Considering ethics in teaching, Cohen felt teachers have an obligation to tell students the truth, to deepen their understanding of a subject. Nevertheless, he has identified an ongoing tension between a solid education and giving good grades. Educators, he said, no longer fail students for fear of a lawsuits (presumably from parents). In art school, the “pernicious effect of grades” happens when a teacher all but requires his students to paint like him in order to pass the class. Prompted by Louden, Cohen talked about how teachers should provide realistic postgraduate expectations for students in MFA programs: “Here’s what art might offer when you get out,” he suggested they say. Further, teachers should address questions—in professional practices or more generally—that students did not know they needed to ask.

An audience member asked, “If you inhabit an utterly corrupt society,” do you have an obligation to be ethical? Cohen brought up a recent scandal at Stuyvesant High School, a top-notch public school in Manhattan with an accelerated college-prep curriculum, in which cheaters make it difficult for honest students to compete. When the stakes for Ivy League admission are high, he seemed to say, sometimes it’s okay to bend the rules.

An apple pie with a lattice upper crust (photograph by Dan Parsons and in the public domain)

Should critics collect art? Cohen emphatically said no, and they should also refrain from writing about artists who they’ve seen naked or who invited them for dinner at their house. Writing about friends in whatever capacity, he said, will yield a skewed or uncontrollable perception. While I agree that knowing an artist may influence a critic’s perspective, I scarcely believe that the effect is ethically detrimental to the writing. Often knowing an artist personally, as a friend or as an acquaintance, can produce unique insight valuable to viewers and readers—which may not be an ethical dilemma since art criticism can be highly subjective. Critics should nevertheless refrain from accepting gifts from artist friends, Cohen said, whether the gift is a $50 pie from the bakery or one lovingly made at home. No apples for teachers and no apple pies for critics? Rats! The perceived problem of writing about artist friends needs closer examination, as important distinctions can be made between the appearance of a conflict of interest and an actual conflict of interest.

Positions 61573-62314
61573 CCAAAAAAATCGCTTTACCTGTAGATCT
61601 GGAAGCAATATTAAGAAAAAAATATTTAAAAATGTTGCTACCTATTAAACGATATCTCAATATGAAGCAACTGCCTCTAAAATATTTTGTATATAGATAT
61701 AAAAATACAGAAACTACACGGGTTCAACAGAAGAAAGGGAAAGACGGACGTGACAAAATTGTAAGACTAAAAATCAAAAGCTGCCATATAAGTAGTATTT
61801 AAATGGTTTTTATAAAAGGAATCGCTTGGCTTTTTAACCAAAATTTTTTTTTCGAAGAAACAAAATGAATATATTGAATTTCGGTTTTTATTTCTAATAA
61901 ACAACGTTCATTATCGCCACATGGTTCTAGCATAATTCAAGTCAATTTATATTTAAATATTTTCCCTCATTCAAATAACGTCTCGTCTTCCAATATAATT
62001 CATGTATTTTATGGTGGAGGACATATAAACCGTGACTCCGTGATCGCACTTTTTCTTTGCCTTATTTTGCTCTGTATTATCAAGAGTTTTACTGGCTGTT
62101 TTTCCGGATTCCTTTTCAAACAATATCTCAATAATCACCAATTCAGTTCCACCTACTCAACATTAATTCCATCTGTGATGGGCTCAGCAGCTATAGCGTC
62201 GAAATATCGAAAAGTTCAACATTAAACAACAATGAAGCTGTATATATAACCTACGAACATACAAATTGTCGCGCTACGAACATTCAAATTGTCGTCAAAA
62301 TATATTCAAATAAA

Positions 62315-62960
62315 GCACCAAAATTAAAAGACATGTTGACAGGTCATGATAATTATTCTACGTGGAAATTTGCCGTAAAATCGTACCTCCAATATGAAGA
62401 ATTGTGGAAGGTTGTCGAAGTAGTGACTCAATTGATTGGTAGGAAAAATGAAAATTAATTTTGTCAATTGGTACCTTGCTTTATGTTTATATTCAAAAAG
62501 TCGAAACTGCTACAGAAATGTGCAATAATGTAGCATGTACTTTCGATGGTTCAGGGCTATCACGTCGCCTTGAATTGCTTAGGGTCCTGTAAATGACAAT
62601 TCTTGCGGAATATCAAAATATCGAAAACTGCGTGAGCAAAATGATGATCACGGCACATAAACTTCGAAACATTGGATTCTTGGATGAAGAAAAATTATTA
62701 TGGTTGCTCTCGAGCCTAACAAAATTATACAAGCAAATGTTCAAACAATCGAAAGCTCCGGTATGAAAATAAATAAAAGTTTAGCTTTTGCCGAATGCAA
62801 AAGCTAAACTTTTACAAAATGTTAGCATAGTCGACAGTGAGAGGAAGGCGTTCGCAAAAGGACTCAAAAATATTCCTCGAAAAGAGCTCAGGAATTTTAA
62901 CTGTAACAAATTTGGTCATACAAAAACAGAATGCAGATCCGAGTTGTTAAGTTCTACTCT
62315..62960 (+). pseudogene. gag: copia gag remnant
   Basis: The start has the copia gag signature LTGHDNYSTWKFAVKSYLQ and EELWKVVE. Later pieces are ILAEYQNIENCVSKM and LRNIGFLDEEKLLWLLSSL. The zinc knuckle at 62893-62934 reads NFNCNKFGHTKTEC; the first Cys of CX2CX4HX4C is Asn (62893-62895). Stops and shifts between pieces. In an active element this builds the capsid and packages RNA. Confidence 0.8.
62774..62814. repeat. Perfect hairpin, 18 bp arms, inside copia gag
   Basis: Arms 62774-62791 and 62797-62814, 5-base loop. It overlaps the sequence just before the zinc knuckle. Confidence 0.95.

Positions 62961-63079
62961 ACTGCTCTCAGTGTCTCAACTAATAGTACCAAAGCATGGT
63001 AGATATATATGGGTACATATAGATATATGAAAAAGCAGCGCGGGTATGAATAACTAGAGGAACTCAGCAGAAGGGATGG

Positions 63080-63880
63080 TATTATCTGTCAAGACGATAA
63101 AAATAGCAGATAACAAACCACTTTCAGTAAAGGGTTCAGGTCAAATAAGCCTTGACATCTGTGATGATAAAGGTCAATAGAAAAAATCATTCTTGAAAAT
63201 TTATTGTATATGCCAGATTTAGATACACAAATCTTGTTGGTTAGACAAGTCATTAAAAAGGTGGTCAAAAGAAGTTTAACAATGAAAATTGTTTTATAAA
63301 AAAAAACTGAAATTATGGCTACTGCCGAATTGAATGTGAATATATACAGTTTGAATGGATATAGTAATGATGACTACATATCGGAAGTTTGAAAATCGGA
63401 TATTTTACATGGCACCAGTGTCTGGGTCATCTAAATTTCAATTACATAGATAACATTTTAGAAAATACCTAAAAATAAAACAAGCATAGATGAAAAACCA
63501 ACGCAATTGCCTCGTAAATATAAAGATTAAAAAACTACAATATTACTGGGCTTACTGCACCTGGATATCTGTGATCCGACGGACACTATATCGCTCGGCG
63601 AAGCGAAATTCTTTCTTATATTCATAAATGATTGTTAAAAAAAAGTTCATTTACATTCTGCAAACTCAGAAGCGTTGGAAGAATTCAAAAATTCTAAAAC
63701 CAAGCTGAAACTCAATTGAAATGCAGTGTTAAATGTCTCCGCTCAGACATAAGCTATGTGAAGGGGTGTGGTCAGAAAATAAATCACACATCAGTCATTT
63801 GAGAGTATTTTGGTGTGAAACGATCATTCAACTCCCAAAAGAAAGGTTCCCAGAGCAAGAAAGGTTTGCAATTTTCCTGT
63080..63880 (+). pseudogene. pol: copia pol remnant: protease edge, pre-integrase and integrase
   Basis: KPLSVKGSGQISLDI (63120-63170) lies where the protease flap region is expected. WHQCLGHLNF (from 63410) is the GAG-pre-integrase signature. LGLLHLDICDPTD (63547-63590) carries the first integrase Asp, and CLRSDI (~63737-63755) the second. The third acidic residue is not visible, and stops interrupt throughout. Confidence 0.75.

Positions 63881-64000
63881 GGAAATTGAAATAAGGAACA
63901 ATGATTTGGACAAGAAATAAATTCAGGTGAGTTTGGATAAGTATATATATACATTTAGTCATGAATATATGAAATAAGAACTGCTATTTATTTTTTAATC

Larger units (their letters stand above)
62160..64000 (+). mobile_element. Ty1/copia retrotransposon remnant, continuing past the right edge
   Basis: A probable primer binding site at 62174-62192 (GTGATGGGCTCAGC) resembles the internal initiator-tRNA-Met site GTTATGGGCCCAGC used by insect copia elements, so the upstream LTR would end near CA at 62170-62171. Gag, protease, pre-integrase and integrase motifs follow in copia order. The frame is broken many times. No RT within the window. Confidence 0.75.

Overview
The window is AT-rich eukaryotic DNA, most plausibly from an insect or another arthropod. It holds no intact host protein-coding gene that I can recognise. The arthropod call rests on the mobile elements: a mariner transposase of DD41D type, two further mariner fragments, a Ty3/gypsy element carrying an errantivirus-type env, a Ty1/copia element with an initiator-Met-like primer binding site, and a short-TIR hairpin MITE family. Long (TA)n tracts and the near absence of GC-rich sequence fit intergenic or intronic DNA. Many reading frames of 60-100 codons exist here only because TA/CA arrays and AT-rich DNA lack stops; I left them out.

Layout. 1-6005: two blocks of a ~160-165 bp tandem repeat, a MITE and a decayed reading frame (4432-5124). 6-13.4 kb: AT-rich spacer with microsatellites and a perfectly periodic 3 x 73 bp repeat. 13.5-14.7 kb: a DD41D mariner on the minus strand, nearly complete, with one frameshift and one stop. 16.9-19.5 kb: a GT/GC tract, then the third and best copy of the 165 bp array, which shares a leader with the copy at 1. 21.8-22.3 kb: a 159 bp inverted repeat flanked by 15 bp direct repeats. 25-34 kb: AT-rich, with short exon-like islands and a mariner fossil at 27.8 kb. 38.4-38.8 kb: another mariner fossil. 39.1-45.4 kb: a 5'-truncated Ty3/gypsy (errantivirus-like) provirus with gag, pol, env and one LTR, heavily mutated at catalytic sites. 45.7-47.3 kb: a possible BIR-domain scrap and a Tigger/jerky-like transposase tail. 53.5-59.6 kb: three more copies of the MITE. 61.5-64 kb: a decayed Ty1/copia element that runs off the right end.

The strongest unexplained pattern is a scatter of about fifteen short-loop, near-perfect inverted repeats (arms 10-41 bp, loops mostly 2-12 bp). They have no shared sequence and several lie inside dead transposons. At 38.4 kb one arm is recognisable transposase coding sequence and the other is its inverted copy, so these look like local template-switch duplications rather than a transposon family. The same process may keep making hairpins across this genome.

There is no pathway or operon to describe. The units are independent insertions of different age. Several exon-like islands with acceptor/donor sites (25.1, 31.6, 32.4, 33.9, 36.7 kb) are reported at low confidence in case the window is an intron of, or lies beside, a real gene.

Cohen’s approach to appropriation and copyright was less strict. “We have a narrow definition of plagiarism,” he said, “that protects commercial interests.” Yet it’s okay for him when the guitarist Eric Clapton lifts a lick from the blues man Robert Johnson. Whether it’s Led Zeppelin or Richard Prince, the practice of borrowing encourages artistic progress but often runs foul when the original creator fails to be credited or compensated. Certainly copyright laws in the United States are overburdened and outdated, but invoking the irresolutely defined word “transformative” as a cure-all solution obscures a complex, contentious issue. But tonight wasn’t the place for such a discussion.

Throughout the conversation Cohen referenced his unusual career path. He attended California Institute of Arts in the 1970s for electronic music composition and knew David Salle, Eric Fischl, and other members of the CalArts Mafia. After finishing the degree, he realized that he couldn’t think musically or with sound—though he is proud of the score he composed for a Prell Shampoo commercial. From music to comedy to writing, Cohen’s living consisted of “stumbling from thing to thing.” He has experienced failure but time was never wasted. “You’re not paying attention,” he said, if you’d live your life in the same way if you could do it all over again. Cohen’s life changed tremendously over the years, but for every big break he got, fifty other options were unsuccessful.